“Integration isn’t always as easy as you would think,” Goodwin said.

We see this as a combination of two very strong businesses.
Norman GuadagnoSenior vice president of marketing, Carbonite

Carbonite has about 1,000 employees, and Webroot has about 650. Potts said Webroot is continuing to hire. Guadagno said Carbonite hasn’t disclosed plans specific to employees but sees the acquisition as including the entire Webroot team.

“We see this as a combination of two very strong businesses,” which are different but complementary, Guadagno said, noting that it’s not a consolidation. “This is about growth.”

There are no plans to move offices, according to Carbonite.

“This makes so much sense,” Potts said. “We have such an excited workforce.”

Carbonite continues acquisition activity

In addition to organic development, acquisitions have been a major piece of Carbonite’s growth strategy for years, CEO and President Mohamad Ali said on the vendor’s earnings call last Thursday.

“Many of these acquisitions were acquiring a specific piece of technology to help build out our platform or increase our efficiencies of scale by adding a large number of customers to our platform,” Ali said.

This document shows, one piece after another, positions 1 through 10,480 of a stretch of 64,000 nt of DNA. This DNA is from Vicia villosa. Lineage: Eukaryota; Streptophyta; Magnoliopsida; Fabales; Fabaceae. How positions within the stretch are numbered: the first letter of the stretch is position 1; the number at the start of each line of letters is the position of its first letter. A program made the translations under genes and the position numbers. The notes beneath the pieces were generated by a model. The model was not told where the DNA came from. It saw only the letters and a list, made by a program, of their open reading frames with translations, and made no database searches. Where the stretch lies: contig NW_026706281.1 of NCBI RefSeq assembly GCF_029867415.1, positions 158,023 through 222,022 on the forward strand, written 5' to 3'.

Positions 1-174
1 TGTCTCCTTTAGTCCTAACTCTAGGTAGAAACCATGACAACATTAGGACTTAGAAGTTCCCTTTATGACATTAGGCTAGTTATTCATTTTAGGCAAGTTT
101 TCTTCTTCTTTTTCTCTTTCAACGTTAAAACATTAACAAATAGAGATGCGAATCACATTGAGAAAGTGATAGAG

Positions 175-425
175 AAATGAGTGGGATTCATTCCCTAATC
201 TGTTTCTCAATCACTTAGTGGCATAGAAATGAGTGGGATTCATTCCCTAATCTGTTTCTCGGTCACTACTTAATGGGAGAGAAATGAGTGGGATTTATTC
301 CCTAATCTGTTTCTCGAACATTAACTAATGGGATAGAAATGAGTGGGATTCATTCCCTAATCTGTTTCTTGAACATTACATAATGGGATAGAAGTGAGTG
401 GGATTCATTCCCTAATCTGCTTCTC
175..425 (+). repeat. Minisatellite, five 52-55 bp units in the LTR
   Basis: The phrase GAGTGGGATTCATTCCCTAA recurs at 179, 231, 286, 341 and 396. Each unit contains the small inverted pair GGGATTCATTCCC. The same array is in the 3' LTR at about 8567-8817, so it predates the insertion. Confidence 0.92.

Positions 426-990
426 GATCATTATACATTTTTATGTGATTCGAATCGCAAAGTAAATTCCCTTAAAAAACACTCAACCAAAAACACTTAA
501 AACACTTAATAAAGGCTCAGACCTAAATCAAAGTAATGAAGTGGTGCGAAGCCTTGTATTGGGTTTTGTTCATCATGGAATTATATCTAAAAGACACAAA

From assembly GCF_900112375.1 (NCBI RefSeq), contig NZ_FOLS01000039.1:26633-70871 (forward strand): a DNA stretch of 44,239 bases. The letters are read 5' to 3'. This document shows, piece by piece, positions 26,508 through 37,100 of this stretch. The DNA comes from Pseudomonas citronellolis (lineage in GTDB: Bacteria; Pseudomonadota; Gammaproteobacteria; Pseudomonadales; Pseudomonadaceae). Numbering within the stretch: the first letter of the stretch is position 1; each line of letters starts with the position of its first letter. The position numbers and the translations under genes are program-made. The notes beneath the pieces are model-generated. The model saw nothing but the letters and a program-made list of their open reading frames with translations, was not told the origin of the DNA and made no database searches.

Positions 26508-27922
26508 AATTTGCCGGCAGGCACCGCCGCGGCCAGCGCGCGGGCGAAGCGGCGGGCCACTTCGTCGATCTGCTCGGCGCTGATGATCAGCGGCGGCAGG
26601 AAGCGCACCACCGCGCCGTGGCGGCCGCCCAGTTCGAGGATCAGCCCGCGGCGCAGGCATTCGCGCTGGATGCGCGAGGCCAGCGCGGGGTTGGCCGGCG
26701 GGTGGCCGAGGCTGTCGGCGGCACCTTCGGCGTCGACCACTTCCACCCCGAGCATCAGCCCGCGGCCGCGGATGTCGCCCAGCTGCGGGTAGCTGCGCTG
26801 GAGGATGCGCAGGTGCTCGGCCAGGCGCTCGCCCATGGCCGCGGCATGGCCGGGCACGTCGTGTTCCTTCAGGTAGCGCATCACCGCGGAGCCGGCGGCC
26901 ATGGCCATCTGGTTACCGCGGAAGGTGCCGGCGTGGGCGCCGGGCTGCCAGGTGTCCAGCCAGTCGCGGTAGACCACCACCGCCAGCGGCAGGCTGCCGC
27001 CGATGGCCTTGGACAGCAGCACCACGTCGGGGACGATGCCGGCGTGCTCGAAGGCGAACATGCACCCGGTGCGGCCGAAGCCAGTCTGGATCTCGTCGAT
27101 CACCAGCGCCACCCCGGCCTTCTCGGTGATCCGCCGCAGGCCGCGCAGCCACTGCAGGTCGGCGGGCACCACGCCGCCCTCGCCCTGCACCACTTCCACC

In 2018, Carbonite acquired Mozy, one of its oldest cloud backup competitors. That Carbonite acquisition was largely to acquire a customer base. At the time, Mozy had about 100,000 consumer customers and 35,000 business subscribers. Ali said Carbonite has migrated more than 25,000 Mozy customers onto its platform.

Carbonite has been building a data protection portfolio that includes backup, HA, disaster recovery (DR) and migration tools.

In 2017, Carbonite purchased Datacastle’s endpoint backup and Double-Take Software for HA technology. In 2015, Carbonite purchased Seagate’s EVault cloud backup and DR-as-a-service business.

With the Carbonite acquisition of Webroot, Goodwin said he sees Code42 and Barracuda targeting similar segments in the market. In addition, backup vendors such as Asigra have been adding more security features devoted to ransomware detection.

“Protection is not an option,” Guadagno said. “It has to be a requirement.”

Earnings report mixed

In the fourth quarter of 2018, Carbonite had slightly higher bookings and slightly lower revenue than expected, said CFO Anthony Folger.

Carbonite reported $77 million in revenue for the fourth quarter, less than its projected $77.6 million to $80.6 million. That reported revenue marked an increase of 25% year over year.

Carbonite consumer bookings measured $23.9 million for the quarter, an increase of 23% year over year. Business bookings totaled $54.9 million for the quarter, a 35% year-over-year increase.

Revenue for 2018 was $296.4 million, according to Carbonite, under the projected $297 million to $300 million. The yearly revenue was a 24% year-over-year increase.

Net income for the year was $7.6 million, compared to a net loss of $4 million in 2017.

Folger said the Webroot acquisition will help Carbonite reach its goal of achieving $1 billion in annual revenue.